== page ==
Take the family to the Southwest Nova Biosphere, where Kejimkujik National Park and National Historic Site is a Dark Sky Preserve. Over a few days, kids can learn about traditional Mi’kmaw birch-bark canoe building, take a canoe trip on waters travelled by the Mi’kmaq for thousands of years and even sleep in a tipi at kid-friendly Mersey River Chalets and Nature Retreat. Go south to the seaside section of the park (with a take-out picnic!) and then back inland to Deep Sky Eye Observatory, where the family will marvel at the Milky Way and constellations as an astronomer gives stargazing workshops, followed by another fun kids activity: roasting marshmallows on the campfire by the river under those stars.


New Brunswick: Bay of Fundy

Bay of Fundy, New Brunswick - credit: New Brunswick Department of Tourism and Parks

East of Saint John, the Fundy Trail Parkway takes the family vacation along the Bay of Fundy, where epic tides and tree-tufted, surf-eroded sea stacks like Flowerpot Rock dot the coast. Task kids with tracking the world’s highest tides and plan a short hike to Point Wolfe Beach in Fundy National Park while the water is high, then continue east to Hopewell Rocks, where the whole family will get a kick out of walking on the ocean floor during low tide. Camp on the other side of Saint John at New River Beach Provincial Park, where kids can try sand sculpting and go on a treasure hunt.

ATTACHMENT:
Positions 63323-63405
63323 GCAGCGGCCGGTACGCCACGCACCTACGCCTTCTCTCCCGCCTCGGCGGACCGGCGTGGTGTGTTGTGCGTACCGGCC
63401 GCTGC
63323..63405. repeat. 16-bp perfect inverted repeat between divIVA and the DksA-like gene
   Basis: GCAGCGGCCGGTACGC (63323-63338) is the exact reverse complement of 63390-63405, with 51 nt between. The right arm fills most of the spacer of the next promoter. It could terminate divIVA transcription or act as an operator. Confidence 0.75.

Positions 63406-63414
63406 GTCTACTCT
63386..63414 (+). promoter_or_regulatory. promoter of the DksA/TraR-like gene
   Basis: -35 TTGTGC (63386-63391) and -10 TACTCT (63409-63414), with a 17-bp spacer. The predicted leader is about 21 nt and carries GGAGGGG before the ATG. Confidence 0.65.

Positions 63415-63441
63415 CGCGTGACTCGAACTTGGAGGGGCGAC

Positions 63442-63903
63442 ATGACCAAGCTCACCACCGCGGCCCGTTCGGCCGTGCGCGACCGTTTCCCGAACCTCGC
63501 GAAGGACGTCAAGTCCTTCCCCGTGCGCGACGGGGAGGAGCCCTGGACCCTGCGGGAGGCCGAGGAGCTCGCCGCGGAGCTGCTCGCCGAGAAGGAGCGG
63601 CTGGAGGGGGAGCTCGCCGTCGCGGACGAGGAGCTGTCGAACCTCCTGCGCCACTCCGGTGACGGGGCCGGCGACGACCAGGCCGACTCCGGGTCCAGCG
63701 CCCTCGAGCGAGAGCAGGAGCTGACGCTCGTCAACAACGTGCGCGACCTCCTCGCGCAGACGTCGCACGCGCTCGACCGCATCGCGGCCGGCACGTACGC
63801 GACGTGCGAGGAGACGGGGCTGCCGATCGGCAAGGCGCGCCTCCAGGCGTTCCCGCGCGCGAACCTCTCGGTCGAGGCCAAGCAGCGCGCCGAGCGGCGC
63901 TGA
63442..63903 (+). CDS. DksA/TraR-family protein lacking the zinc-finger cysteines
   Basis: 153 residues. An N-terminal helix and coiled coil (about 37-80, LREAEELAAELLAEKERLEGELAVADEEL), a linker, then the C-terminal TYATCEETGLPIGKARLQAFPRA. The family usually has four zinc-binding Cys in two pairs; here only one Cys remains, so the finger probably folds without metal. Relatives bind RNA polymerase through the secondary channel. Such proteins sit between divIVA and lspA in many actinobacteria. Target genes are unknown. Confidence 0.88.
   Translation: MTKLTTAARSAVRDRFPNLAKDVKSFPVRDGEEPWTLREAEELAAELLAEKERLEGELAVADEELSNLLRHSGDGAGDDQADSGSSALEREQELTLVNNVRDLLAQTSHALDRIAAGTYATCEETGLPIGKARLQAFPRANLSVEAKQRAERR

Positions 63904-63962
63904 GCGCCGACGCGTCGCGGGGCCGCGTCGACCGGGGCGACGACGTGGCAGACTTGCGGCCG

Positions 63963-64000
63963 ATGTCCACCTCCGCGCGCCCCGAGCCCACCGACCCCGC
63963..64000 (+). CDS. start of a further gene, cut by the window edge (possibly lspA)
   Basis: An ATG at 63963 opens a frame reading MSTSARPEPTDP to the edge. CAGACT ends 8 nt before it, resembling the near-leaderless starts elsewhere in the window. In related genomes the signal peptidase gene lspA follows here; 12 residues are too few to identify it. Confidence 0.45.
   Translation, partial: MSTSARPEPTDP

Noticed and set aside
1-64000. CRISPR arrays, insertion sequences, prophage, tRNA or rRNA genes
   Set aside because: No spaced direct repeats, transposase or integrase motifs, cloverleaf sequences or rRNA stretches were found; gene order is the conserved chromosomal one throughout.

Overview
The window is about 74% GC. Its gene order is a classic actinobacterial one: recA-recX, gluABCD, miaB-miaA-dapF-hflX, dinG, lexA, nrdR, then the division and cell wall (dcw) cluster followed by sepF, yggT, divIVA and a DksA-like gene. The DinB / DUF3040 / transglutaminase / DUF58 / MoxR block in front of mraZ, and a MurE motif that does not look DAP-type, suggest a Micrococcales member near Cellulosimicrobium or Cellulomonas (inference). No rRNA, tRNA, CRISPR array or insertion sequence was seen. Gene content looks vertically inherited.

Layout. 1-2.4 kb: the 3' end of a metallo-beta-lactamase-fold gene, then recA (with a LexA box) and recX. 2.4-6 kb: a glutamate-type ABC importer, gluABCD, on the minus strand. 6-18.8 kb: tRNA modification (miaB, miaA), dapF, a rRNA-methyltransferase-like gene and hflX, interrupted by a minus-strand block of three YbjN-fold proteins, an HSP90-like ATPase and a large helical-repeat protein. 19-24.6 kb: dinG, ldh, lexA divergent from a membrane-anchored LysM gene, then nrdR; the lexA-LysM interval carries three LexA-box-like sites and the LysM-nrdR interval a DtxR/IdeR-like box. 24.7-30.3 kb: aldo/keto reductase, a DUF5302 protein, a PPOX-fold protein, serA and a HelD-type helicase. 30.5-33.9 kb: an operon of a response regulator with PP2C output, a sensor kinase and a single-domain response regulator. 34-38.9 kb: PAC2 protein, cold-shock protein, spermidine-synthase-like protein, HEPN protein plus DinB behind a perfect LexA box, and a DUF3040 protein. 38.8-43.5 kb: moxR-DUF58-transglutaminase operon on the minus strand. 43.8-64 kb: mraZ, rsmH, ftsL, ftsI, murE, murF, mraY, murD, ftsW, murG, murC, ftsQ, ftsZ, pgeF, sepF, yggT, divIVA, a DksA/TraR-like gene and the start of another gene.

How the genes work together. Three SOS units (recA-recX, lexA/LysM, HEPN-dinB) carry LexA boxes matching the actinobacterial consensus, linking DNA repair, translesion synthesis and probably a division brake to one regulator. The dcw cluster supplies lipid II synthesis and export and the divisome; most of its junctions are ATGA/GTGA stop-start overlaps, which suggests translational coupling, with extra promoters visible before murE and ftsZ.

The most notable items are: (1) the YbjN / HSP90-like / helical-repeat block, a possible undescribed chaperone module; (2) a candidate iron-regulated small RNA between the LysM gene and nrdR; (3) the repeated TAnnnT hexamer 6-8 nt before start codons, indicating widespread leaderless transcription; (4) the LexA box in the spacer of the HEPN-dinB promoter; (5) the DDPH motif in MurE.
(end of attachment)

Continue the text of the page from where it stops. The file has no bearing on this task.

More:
Québec: Capital Region

Canyon Sainte-Anne, Quebec - credit: Canyon Sainte-Anne/Projet Vertical Inc.

Set the family’s sights (and sites) high and within a day’s drive from historic Québec City. Just 15 minutes from downtown is 83-metre-high (taller than Niagara Falls!) Montmorency Falls. The Parc de la Chute-Montmorency zipline and via ferrata challenges older kids and teens (and adults!), and a post-flight crème glacée molle (soft-serve ice cream) at the Dairy Bar soothes hoarse throats from happy shrieks. Another 30 minutes east, Canyon Sainte-Anne's newest activity will get the kids screeching again and off their smartphones: Air Canyon, an aerial traverse across a 90-metre-high gorge. Keep the no-device distraction going by spending two nights in the Laurentian Massif at Parc national de la Jacques-Cartier in a yurt, a round tent-like structure traditionally used by nomadic families.